A Guide to Terrariums
If you’re looking to add plants to your home without having to worry about all of the care and admin that can come with trying to keep them alive and thriving, terrariums are a great option.
In recent years terrariums have grown in popularity, primarily due to their low-maintenance care needs that can see them live quite happily with little intervention.
They’re also incredibly versatile, with a whole host of plant types able to be incorporated into terrariums.
In this article, we’ll provide you with a comprehensive guide to terrariums, including how to make a terrarium and the type of plants you can include inside them.
What is a terrarium?
Let’s begin by looking at what is a terrarium.
Simply put, a terrarium is a self-sustaining ecosystem that can contain plants of all types.
Terrariums come in two distinct forms as follows:
Closed terrariums: The classic terrarium type. This is a miniature ecosystem that is usually sealed inside a tank or dome.
Open terrariums: a more modern terrarium type that still contains self-sufficient plants but with the top or one of the sides open.
While both types have their benefits, closed terrariums are more common and practical. This is because they require very little maintenance due to their self-sufficient nature.
Terrariums are ideal for people who love the idea of having plants in their home, but either don’t have the space, live in an urban environment where it is impractical or simply don’t have the time or desire to spend lots of time watering or caring for plants.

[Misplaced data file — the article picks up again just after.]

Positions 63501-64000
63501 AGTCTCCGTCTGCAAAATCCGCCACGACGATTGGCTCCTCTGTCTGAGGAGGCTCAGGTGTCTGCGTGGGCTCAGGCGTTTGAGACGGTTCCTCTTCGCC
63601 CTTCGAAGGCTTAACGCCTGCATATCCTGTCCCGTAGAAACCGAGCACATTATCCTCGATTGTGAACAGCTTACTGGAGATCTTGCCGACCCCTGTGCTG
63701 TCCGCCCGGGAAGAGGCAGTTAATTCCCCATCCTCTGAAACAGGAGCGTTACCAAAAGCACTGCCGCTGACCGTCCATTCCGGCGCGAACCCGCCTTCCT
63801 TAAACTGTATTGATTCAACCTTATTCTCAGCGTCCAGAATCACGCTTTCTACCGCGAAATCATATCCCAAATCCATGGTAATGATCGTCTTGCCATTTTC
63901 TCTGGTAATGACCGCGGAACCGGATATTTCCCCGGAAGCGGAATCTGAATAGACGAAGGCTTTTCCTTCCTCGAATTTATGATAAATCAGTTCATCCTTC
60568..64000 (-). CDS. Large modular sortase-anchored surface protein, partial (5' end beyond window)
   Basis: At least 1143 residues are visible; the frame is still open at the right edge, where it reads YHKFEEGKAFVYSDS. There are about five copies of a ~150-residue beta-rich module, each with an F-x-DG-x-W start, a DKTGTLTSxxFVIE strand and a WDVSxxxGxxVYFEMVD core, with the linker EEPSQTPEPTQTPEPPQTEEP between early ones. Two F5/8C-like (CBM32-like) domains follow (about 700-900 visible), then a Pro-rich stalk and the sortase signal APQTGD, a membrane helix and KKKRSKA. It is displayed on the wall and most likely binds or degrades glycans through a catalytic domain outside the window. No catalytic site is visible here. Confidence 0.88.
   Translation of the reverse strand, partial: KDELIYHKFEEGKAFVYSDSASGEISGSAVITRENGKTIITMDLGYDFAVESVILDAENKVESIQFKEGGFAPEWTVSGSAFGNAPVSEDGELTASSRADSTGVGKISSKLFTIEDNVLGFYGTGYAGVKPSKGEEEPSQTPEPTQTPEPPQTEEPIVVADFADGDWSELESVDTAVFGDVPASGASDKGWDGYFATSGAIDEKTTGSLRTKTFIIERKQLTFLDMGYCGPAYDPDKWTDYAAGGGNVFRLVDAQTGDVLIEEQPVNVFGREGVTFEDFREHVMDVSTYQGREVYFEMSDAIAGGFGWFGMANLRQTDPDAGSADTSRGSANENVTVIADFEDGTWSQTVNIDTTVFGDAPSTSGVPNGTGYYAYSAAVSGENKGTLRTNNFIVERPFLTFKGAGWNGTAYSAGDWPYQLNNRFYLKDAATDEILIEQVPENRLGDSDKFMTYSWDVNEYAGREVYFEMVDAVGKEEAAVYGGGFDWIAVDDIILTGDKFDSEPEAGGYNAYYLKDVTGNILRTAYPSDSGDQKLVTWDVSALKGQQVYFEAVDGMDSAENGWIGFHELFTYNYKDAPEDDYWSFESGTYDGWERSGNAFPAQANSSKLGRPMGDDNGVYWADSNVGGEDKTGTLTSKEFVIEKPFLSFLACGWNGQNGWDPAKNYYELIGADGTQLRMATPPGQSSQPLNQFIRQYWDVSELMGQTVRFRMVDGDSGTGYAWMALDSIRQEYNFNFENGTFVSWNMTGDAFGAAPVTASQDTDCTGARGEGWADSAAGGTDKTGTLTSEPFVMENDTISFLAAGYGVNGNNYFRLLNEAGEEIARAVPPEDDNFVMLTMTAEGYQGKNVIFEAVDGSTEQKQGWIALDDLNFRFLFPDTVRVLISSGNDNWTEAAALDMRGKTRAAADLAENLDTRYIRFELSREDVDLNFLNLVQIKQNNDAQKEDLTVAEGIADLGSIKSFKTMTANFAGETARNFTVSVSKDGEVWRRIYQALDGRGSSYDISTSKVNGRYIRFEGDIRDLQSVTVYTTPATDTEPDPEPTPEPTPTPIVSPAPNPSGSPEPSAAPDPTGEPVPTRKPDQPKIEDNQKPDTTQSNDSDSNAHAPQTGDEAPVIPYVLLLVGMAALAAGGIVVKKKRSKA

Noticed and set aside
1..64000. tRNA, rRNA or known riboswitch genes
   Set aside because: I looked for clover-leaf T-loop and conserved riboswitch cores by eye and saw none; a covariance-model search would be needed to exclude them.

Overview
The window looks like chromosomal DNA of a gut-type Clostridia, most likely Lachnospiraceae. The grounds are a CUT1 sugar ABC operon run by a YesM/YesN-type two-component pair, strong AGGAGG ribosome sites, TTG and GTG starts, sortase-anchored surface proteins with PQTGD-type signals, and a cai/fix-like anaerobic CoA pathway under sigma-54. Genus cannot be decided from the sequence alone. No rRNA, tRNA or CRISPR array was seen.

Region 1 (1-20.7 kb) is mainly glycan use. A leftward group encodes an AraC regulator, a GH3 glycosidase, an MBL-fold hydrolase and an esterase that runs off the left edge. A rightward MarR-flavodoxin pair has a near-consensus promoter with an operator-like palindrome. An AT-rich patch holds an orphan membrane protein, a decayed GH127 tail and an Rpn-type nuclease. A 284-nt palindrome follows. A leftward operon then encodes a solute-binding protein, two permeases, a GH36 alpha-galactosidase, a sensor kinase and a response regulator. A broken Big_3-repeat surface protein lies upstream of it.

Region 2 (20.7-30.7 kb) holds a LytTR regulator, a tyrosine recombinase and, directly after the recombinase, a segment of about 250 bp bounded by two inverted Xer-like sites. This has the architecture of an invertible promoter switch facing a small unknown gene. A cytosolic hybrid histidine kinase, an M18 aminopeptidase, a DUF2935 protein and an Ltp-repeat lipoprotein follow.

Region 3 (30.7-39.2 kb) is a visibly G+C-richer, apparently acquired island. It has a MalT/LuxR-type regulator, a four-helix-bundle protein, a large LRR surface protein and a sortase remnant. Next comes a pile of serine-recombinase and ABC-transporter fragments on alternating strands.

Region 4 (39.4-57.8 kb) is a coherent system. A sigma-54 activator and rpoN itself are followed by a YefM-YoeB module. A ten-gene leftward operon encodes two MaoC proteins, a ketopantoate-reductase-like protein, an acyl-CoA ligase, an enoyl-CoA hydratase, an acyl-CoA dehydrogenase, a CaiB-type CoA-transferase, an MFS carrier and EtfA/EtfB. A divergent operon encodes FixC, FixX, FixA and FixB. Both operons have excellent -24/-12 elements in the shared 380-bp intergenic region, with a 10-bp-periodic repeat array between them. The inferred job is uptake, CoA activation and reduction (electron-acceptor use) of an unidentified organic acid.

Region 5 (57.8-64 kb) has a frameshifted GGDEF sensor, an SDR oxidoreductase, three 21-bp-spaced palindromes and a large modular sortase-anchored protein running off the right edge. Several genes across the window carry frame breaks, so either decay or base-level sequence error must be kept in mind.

Many terrarium plants are exotic or tropical in nature, and this is largely because these types of plants do better in terrarium environments where it is more humid and less water is available.
Closed terrariums utilise the warmth of the sun to create moist, warm environments within the glass casing that then causes evaporation to occur. As there is nowhere for the evaporated water to escape, it builds up on the glass before dripping back down onto the plants and soil- just like rainfall in the natural world.
Most terrariums can live for many years, requiring only a little intervention over time.
In fact, some terrariums have been known to live for decades with no human help at all. Undoubtedly the best example of this comes from the scientist David Latimer. He started growing his terrarium in 1960 and 12 years later, in 1972, stopped watering it. – As of 2023, the terrarium remains alive and thriving!
How To Make A Terrarium
A terrarium is a bit like an aquarium for plants, and typically looks like a garden in microcosm.
They’re fairly easy to make yourself but it’s important to replicate the natural environment of the plants you’re including to the best of your ability.
For instance, succulents and cacti that usually have lots of air prefer open terrariums, whereas a closed environment is normally best for ferns, ivies and other plants that thrive in humidity.
No matter what type of terrarium you’re opting for, there are a few key things you’re going to require.
- A clear, glass container: You can be really creative with the type of container you choose. Fish bowls, cookie jars, vases and most types of glassware that come with broad bottoms are appropriate.
- Rocks: You’ll need a large quantity of marble-sized rocks or pebbles to cover the bottom of your glass container.